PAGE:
New Drug Studied to Target Brain Inflammation
A clinical study found a potential drug that can suppress neuroinflammation, the first of its kind to be studied in humans.
The drug, MW189, blocks inflammation in the brain that occurs from acute brain injuries, like traumatic brain injury or stroke, this can reduce the long-term neurological impairment that comes from these disorders.
Linda J. Van Eldik, director of the Sanders-Brown Center on Aging at the University of Kentucky, co-authored a paper reporting the first human clinical study of a drug candidate that suppresses injury and disease-induced inflammation of the brain.
The paper was accepted in February by Clinical Pharmacology in Drug Development and the article published online this week. Clinical Pharmacology in Drug Development is an international, peer-reviewed, online publication focused on publishing high-quality clinical studies, especially those presenting first-time in-human study results.
The article explains how acute brain injuries resulting from trauma or cerebrovascular injury, such as traumatic brain injury (TBI) and intracerebral hemorrhage (ICH), are major medical problems that cause substantial mortality and neurologic damage. The authors state in the article, "Although there have been significant advances in the medical management of patients with acute brain injuries, there is a clear and urgent need for interventions that improve neurologic recovery and outcomes."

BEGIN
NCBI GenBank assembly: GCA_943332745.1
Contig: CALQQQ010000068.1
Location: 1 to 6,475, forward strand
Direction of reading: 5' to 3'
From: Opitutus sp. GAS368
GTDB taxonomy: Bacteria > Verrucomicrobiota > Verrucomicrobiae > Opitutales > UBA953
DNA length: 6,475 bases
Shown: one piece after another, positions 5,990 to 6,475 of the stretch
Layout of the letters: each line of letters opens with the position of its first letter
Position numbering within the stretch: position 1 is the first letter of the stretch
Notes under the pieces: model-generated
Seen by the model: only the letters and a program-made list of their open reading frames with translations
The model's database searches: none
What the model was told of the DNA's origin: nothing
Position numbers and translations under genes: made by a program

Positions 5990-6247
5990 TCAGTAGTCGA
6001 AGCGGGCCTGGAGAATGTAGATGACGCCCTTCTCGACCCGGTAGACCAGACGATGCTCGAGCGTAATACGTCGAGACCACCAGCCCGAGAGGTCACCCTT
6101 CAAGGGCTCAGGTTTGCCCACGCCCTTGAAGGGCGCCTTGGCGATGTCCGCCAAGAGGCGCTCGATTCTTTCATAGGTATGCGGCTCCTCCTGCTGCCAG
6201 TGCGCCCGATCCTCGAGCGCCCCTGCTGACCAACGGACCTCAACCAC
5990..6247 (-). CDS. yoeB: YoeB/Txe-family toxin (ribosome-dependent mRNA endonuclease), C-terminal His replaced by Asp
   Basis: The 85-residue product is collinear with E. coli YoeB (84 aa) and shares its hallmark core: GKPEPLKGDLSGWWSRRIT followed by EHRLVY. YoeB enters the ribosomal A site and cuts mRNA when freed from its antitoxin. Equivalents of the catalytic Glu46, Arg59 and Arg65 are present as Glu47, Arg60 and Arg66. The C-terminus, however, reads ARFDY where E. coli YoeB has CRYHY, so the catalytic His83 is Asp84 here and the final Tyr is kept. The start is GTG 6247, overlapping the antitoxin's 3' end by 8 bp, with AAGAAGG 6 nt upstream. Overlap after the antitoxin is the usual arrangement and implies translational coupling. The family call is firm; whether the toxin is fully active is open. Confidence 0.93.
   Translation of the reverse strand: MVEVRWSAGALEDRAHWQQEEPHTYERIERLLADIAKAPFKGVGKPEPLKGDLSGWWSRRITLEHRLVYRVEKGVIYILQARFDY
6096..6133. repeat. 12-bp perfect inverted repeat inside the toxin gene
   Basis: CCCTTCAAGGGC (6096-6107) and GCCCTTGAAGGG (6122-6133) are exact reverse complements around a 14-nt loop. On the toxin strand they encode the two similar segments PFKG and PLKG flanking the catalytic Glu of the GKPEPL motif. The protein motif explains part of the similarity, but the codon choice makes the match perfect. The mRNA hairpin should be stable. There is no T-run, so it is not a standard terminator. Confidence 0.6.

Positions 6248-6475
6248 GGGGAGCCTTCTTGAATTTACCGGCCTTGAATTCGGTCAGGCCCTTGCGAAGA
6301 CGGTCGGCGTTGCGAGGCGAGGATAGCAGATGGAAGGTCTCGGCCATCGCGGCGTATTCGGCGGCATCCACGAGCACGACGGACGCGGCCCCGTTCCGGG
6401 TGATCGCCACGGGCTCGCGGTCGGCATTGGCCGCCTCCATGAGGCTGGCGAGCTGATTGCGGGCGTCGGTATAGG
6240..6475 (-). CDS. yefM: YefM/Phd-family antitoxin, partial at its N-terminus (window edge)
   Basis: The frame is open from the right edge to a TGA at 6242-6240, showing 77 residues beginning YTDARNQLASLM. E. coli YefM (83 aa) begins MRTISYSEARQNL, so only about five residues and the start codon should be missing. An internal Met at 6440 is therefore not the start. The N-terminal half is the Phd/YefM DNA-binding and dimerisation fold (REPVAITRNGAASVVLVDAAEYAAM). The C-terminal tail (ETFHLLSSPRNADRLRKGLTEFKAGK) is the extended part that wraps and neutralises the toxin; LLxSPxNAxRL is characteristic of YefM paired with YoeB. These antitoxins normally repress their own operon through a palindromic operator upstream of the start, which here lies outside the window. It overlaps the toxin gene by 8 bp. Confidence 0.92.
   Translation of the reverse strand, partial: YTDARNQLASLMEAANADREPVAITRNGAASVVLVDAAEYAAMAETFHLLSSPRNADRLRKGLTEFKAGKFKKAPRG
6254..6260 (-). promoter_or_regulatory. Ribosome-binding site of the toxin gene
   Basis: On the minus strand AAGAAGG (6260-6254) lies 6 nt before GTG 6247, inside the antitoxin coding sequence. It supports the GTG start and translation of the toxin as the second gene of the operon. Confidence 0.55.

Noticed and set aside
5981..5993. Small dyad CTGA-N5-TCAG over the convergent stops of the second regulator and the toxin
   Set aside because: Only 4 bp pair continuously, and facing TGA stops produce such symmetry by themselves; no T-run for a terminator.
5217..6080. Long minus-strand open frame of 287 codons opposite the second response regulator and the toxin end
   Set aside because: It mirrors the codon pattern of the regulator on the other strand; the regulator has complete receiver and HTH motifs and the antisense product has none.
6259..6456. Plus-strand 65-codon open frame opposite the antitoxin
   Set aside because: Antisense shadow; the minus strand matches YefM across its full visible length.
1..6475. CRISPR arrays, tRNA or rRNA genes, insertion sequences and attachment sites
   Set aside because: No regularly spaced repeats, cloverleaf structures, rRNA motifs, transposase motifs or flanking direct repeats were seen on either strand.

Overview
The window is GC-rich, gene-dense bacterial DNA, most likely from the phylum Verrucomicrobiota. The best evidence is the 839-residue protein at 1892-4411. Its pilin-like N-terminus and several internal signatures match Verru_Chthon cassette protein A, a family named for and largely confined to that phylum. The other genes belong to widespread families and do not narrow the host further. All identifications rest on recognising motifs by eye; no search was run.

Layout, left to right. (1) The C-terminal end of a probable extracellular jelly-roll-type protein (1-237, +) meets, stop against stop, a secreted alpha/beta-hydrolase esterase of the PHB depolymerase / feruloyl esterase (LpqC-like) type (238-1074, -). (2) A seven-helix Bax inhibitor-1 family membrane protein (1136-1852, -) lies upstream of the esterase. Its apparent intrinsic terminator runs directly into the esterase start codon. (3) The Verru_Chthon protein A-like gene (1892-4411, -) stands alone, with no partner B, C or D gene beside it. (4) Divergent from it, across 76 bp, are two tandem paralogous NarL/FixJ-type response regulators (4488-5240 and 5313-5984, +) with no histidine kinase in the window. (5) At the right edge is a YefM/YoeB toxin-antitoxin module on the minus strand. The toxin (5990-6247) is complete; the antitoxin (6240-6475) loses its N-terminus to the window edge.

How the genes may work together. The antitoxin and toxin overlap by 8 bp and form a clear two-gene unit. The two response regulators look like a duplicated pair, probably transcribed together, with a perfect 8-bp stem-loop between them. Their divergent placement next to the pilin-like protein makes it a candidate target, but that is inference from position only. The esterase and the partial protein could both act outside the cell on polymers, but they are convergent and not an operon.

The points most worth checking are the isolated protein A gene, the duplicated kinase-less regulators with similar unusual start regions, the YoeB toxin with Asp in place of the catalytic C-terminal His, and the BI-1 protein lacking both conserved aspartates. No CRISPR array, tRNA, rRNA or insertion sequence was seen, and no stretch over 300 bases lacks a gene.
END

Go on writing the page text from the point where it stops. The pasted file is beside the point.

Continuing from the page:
To address that need, a small-molecule drug candidate now known as MW189 was developed. MW189 blocks abnormal inflammation in the brain that is known to contribute to injury- and disease-induced neurologic impairments in a number of acute and chronic brain disorders. This study examining MW189 in healthy adult volunteers was performed by a collaborative team from UK, Duke University, and Northwestern University. The work by Van Eldik and the rest of the team is substantial as it is the first time MW189 had been tested in humans. The study was open to healthy men and women between the ages of 18 and 50 years.
The article reports that MW189 was safe and well-tolerated by volunteers, with no clinically significant concerns after either a single dose or multiple administrations of MW189. "This is an important result," said Van Eldik, "because in order to get future FDA approval of any drug for patients, the drug candidate first has to be tested and shown to be safe in healthy volunteers." Van Eldik goes on to say "overall, these studies support further development of MW189 for treatment of patients with acute brain injuries such as TBI or hemorrhagic stroke."